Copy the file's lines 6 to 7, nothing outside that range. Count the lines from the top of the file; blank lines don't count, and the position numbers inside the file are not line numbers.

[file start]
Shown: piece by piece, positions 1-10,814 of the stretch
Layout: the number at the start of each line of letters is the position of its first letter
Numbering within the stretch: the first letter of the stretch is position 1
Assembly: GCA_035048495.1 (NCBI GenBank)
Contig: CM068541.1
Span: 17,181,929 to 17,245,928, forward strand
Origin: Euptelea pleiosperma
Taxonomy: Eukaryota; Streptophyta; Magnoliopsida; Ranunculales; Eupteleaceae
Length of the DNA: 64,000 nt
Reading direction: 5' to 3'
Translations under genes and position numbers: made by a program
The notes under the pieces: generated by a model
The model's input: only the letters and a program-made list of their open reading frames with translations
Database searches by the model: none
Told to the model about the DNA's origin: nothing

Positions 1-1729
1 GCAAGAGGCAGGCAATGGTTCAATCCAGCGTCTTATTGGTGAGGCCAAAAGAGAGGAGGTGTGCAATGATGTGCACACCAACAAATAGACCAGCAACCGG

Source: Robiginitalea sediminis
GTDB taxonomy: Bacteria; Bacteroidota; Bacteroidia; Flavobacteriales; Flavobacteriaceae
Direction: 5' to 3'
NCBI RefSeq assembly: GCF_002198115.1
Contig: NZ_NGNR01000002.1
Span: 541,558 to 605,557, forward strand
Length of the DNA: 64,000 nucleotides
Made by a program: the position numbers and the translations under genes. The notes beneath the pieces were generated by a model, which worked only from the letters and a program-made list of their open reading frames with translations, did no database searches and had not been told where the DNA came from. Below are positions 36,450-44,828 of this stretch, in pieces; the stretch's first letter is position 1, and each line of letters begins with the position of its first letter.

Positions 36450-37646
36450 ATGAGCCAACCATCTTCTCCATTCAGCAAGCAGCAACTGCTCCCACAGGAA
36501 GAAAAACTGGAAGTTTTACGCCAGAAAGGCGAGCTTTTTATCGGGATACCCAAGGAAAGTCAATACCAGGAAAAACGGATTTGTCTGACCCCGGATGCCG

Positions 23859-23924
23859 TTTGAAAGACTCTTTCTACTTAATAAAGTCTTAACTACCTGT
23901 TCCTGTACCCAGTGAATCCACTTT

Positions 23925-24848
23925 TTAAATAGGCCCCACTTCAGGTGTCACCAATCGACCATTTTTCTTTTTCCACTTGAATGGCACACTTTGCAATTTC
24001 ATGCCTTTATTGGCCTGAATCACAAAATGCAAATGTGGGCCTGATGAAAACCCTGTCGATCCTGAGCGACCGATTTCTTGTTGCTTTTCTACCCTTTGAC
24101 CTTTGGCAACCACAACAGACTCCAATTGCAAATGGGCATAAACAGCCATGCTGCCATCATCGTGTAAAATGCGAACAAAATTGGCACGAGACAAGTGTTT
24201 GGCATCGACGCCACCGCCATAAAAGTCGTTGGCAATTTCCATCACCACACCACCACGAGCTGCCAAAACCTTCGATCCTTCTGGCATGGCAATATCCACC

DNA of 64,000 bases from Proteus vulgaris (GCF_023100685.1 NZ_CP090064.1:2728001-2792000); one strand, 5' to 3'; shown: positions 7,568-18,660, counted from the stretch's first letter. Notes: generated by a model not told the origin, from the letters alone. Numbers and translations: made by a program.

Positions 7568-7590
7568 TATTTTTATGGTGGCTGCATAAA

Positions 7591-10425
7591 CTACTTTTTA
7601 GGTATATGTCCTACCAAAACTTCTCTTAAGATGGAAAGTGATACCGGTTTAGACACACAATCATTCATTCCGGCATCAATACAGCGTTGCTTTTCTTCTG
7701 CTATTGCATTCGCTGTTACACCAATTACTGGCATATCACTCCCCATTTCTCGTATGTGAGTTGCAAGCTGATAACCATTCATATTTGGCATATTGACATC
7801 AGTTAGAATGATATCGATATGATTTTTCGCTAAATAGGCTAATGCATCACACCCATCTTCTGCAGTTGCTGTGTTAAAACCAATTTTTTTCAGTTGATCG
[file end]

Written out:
Span: 17,181,929 to 17,245,928, forward strand
Origin: Euptelea pleiosperma